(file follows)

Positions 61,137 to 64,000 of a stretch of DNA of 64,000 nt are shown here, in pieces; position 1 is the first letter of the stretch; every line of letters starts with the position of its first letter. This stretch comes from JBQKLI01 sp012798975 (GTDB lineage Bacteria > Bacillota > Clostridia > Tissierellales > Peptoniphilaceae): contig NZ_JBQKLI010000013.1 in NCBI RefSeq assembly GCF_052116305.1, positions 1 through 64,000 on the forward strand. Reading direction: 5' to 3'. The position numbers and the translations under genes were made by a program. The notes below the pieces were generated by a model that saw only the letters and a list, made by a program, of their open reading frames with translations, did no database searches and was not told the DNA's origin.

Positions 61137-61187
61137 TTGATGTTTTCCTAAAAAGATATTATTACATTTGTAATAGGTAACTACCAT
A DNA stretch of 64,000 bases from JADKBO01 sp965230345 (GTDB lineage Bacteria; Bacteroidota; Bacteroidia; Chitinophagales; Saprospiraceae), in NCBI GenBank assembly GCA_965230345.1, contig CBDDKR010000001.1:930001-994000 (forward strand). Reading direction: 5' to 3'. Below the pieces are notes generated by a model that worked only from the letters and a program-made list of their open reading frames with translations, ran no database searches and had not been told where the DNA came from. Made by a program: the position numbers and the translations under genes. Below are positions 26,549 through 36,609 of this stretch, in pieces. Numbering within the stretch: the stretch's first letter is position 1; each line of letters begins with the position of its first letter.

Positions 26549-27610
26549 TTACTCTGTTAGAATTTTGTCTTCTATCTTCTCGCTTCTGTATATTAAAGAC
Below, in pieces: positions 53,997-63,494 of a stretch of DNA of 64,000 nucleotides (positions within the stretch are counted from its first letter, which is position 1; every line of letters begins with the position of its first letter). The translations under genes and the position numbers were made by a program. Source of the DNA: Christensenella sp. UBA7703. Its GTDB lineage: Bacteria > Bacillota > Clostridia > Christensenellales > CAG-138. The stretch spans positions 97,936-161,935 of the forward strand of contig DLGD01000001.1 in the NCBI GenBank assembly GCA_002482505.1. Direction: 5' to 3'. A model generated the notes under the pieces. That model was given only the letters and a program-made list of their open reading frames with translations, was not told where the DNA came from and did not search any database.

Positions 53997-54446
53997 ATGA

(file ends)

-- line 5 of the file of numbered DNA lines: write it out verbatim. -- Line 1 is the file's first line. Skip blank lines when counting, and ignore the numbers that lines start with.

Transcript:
Positions 26549-27610